Poor children need a Coronavirus bonus | CPAG

Poor children need a Coronavirus bonus

Published on: 
26 March 2020
Written by: 

Prof Jonathan Bradshaw and Dr Antonia Keung
Social Policy Research Unit
University of York

The increase to the universal credit (UC) standard allowance and the working tax credit basic element by £20 per week as part of the government’s response to the Coronavirus is welcome. According to the Resolution Foundation “Having recently fallen to their lowest real-terms value since the early 1990s, the main adult rate of unemployment benefits is now at its highest ever level, as the chart below shows. Relative to average earnings, it is at its highest level since 1998-99."

chart

What is still missing from the whole package is any response to benefits for children. Children have been sent home from school, and although vouchers have been promised for children who will miss free school meals only about 20% of children are eligible, 65% do not claim their entitlement and the voucher scheme will not replace the universal free school meals provided for the under eights. Child poverty rates were rising before the Covid-19 crisis and are likely to rise further now.

This blog explores the likely impact on household poverty and on child poverty of the UC and WTC increases and how it would compare with a £10 per child per week increase in child benefit which Child Poverty Action group has advocated as a response to the crisis.

We do this by modelling the impact of the increases by applying them to household income using the 2017/18 Households Below Average Income data based on the Family Resources Survey. No assumptions have been made about the impact of the crisis on employment and earnings, nor about households who become eligible to claim UC as a result of those changes. One dilemma is that it appears that the £20 up-lift does not apply to those still receiving the legacy benefits (mainly jobseeker’s allowance (JSA) and employment and support allowance (ESA)) but only to those who are receiving working tax credit or universal credit. Apart from this being unfair it creates an incentive for those on legacy benefits to apply for UC (offset by the need to wait five weeks for UC). According to the DWP1 in 1997/98 there were 350,000 people claiming income tested JSA and 1.38 million claiming income tested ESA. These numbers, especially the JSA claimants, will have fallen since then. But the DWP has been migrating people from legacy benefits to UC very slowly and on an experimental basis (in Harrogate!). Can they really cope with a sudden influx of new claims, in addition to the huge influx of claims coming from the newly unemployed? They are already recruiting 10,000 extra staff.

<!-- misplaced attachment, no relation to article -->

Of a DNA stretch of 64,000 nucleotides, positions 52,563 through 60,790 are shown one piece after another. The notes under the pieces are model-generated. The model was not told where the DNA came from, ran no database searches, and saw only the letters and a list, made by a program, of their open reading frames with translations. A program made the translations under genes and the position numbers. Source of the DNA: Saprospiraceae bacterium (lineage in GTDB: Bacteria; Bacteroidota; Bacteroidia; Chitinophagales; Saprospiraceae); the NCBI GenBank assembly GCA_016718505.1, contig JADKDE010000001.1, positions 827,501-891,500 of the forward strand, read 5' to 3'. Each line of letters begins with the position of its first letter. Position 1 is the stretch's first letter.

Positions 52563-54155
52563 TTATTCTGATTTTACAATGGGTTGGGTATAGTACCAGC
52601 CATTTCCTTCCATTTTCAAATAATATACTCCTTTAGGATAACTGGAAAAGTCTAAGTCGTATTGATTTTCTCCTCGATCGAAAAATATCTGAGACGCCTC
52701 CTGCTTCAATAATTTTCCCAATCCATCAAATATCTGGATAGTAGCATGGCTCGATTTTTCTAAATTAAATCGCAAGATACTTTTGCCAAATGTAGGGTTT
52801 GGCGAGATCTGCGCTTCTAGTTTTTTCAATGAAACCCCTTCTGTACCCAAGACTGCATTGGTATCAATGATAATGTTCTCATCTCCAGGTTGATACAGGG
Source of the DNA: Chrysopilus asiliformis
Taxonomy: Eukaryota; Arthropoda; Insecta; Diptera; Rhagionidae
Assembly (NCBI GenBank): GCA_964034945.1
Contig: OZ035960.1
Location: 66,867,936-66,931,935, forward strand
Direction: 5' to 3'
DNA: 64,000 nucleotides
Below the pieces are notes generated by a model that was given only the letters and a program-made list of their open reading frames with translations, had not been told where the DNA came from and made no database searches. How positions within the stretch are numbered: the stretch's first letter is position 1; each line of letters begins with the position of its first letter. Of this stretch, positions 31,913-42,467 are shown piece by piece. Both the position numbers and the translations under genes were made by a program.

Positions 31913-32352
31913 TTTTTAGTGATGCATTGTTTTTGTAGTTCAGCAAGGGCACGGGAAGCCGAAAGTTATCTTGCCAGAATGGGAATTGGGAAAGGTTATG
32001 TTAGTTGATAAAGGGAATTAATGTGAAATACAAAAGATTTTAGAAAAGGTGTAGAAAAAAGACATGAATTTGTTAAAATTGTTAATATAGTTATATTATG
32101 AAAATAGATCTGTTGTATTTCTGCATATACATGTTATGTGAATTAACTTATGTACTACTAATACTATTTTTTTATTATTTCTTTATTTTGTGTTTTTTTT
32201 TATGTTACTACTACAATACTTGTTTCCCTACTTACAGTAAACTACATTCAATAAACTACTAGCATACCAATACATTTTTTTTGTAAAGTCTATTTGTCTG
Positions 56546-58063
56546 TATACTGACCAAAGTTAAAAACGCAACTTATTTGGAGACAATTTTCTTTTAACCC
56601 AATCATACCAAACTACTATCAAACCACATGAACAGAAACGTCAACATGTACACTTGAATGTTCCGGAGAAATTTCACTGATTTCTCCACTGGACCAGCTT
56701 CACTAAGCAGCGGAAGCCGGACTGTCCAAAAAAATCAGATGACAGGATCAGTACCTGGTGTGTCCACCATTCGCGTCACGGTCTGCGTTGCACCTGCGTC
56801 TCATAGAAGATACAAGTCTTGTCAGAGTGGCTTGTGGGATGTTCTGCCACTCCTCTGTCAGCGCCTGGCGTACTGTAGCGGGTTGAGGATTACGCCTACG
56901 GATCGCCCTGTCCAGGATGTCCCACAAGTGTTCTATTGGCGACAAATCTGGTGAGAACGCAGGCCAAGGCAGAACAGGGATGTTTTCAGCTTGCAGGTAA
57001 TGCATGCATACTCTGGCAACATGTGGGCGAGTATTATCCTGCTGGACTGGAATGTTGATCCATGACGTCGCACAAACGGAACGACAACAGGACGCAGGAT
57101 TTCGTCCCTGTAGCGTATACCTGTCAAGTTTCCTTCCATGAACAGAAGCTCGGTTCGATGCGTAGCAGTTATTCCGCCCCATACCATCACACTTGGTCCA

For our purposes we do the analysis twice - first giving the uplift to those on UC or WTC only and then repeating it for those on ESA, JSA, WTC or UC.

We use weighted data which adjusts the sample to match the population. We do not adjust the poverty threshold before or after the top-up. No allowance is made for the child benefit claw back but as we are only interested in changes in poverty this would not have any impact.

Results

The tables in part 1 show the impact on child poverty (1a) and household poverty (1b) of the £20 per week increase in UC and WTC. The tables in part 2 show the impact on child poverty (2a) and household poverty (2b) of the £20 increase but imagining this also went to recipients of JSA and ESA as well as those on WTC or UC.